A Recipe to Decarbonize Mobility in Brussels
Where do you find the best recipe for asparagus? In Belgium this simple dish is apparently so complexly regulated it found its way into the Official Journal, nestled among an array of legislative decrees on medicine prices.
But asparagus is not the only thing subject to cumbersome regulation. Mobility in Brussels relies on a recipe mixing ludicrous obstacles, particularly if you hail — or as a professional (PHV) driver, provide — a ride through apps like Heetch or Uber. It’s akin to adding far too many ingredients to an already over-rich carbonade.
The post-pandemic recovery must see mobility become smarter and more sustainable. We need a host of shared mobility options — like ride-hailing — to complement public transport, walking and biking. Private cars greatly congest Brussels’ roads and are parked more than 90% of the time, taking away precious space that could otherwise be used for restaurant terraces or bike parking.
The current regulation in Brussels leaves more than 2,000 professional drivers using mobility apps victims of overzealous inspections and outdated rules. So, here’s a modern recipe for seamless on-demand mobility that Brussels should adopt now through the long-awaited and promised sectoral taxi/PHV reform or see it lose all flavour and become a tasteless ragout.
Let’s ‘de-carbonade’ Belgian mobility and get inspired by the Central and Eastern European (CEE) chefs who have already simplified the requirements for all professional drivers. Quelle surprise — this led to less urban congestion, better air and smarter travel.
1. Let’s start with fresh ingredients: Brussels must embrace digital technologies such as smartphones and GPS. This isn’t a given in Brussels, as in the absence of an up-to-date reform, the Government now requests that all PHV and taxi drivers take an exam on how to read a paper map. Another stale twist? Based on a law from 1995, no smartphones can be used to connect PHV drivers and passengers. Across the CEE region, both PHV and taxi drivers have access to all the latest tools like using mobile apps instead of taxi metres. Meanwhile in Brussels, as Mr De Beukelaer put it, “it’s like asking a cook to stop using pots and pans”.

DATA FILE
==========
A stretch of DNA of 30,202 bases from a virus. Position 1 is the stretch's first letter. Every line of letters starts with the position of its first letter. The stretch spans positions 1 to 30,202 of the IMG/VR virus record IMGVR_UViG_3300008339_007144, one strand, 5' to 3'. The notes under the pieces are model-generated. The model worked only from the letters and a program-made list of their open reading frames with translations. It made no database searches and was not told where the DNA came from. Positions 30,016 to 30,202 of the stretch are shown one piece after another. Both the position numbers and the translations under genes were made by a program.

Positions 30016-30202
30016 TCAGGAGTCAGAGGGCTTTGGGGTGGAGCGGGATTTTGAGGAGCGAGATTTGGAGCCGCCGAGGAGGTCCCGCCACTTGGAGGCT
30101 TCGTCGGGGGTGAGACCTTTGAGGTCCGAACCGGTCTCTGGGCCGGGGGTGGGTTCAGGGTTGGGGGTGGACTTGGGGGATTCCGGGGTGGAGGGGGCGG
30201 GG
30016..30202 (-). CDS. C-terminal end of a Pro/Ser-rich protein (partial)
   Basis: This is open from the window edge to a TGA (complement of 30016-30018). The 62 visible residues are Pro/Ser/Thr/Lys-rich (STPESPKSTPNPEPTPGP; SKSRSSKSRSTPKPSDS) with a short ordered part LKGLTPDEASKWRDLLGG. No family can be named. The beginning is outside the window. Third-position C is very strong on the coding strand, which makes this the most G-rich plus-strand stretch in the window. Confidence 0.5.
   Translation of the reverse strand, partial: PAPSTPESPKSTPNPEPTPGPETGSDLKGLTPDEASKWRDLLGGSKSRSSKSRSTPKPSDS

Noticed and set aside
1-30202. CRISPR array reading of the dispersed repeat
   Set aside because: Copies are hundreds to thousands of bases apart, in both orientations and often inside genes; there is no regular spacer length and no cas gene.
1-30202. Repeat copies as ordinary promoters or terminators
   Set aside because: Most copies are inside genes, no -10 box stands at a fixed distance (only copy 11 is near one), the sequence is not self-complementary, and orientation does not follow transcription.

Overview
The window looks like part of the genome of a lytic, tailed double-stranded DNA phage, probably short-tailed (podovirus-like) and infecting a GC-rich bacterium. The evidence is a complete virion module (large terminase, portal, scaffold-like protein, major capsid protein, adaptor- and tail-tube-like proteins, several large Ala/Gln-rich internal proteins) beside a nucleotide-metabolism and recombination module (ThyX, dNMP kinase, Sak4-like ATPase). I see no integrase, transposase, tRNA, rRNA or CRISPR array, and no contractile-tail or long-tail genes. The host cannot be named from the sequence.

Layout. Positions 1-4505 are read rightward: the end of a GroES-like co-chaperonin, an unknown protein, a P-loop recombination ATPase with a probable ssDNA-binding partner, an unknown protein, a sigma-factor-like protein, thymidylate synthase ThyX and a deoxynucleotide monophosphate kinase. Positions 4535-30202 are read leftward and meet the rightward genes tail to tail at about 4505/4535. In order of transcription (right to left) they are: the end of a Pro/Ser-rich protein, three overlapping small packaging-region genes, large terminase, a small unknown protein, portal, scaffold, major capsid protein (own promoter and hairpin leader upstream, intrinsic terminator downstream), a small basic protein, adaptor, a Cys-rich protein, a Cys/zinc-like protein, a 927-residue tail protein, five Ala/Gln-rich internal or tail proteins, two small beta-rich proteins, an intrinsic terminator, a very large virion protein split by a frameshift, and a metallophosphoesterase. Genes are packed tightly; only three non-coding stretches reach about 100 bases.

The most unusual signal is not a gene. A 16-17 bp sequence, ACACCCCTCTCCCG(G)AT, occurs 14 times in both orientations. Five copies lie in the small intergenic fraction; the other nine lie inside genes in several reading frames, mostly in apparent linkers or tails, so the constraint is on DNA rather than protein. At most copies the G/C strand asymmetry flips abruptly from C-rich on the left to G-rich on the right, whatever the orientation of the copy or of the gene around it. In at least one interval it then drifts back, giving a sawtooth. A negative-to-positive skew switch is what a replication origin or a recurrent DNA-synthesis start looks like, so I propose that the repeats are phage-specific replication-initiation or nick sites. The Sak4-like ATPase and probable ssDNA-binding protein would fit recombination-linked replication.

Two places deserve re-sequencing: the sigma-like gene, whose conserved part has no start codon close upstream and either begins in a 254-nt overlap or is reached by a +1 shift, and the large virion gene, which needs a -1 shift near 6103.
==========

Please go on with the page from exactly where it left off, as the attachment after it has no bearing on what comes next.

2. Mise en place: The Brussels mobility recipe cuts its key ingredients into uneven pieces. On the contrary, in the CEE, clear-cut rules don’t discriminate between taxis and professional drivers if they offer their services through an app.
3. Balance and simplicity are key to a good recipe: Brussels should level the playing field for comparable services and drivers by simplifying licensing and removing caps on the number of licenses. Croatia did so, and saw an increase in drivers which didn’t lead to less work for drivers but instead to more access for residents of suburban and rural areas.
4. Add more green to the dish and pare down Brussels’ requirements discouraging the use of electric vehicles. The rule imposing a return to garage after each trip unnecessarily depletes the battery, making drivers spend more time charging and less earning — likewise with the ban on parking in public spaces, even if their app is switched off.
5. To top this up, add clearer platform regulations so drivers and customers know exactly which dish they’re getting — with upfront info on price, vehicle, driver, route, a cashless payment option and so on.
This is a win-win recipe for all — the city, the travelling public, drivers as well as mobility platforms who can innovate. Now protesting in frustration at the regulations, drivers will be happy in gainful work providing a popular service for all.
This is the way to put the EU’s recipe of leveraging digital solutions to advance sustainability into practice. As Slovenia took over the European Union’s Presidency on July 1, let’s hope they can promote their own regulatory recipe of Slovenian Potica or, maybe, look to Estonia’s Verivorst. The simple things are the spice of life.
Christian Borggreen is the Vice-President of the Computer & Communications Industry Association (CCIA Europe). This blog was written with contributions from the European Association of On Demand Mobility (Move EU).